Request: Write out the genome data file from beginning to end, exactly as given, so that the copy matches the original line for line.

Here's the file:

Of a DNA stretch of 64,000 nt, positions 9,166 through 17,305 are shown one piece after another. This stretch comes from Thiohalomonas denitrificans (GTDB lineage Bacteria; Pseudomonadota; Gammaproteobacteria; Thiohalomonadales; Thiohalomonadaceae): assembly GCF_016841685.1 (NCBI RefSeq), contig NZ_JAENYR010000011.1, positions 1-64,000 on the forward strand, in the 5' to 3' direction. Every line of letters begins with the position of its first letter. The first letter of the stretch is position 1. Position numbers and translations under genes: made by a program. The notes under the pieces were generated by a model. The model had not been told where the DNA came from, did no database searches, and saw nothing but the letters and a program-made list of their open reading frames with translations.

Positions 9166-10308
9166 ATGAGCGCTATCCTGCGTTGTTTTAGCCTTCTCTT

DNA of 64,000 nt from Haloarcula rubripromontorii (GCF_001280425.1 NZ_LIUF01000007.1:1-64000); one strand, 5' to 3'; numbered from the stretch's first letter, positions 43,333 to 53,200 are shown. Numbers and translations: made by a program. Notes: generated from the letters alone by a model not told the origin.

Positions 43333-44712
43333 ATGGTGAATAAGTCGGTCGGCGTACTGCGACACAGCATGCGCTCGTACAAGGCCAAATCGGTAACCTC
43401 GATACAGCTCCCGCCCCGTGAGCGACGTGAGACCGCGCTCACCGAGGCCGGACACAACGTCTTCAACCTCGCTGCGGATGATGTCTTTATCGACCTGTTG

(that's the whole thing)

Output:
Of a DNA stretch of 64,000 nt, positions 9,166 through 17,305 are shown one piece after another. This stretch comes from Thiohalomonas denitrificans (GTDB lineage Bacteria; Pseudomonadota; Gammaproteobacteria; Thiohalomonadales; Thiohalomonadaceae): assembly GCF_016841685.1 (NCBI RefSeq), contig NZ_JAENYR010000011.1, positions 1-64,000 on the forward strand, in the 5' to 3' direction. Every line of letters begins with the position of its first letter. The first letter of the stretch is position 1. Position numbers and translations under genes: made by a program. The notes under the pieces were generated by a model. The model had not been told where the DNA came from, did no database searches, and saw nothing but the letters and a program-made list of their open reading frames with translations.

Positions 9166-10308
9166 ATGAGCGCTATCCTGCGTTGTTTTAGCCTTCTCTT

DNA of 64,000 nt from Haloarcula rubripromontorii (GCF_001280425.1 NZ_LIUF01000007.1:1-64000); one strand, 5' to 3'; numbered from the stretch's first letter, positions 43,333 to 53,200 are shown. Numbers and translations: made by a program. Notes: generated from the letters alone by a model not told the origin.

Positions 43333-44712
43333 ATGGTGAATAAGTCGGTCGGCGTACTGCGACACAGCATGCGCTCGTACAAGGCCAAATCGGTAACCTC
43401 GATACAGCTCCCGCCCCGTGAGCGACGTGAGACCGCGCTCACCGAGGCCGGACACAACGTCTTCAACCTCGCTGCGGATGATGTCTTTATCGACCTGTTG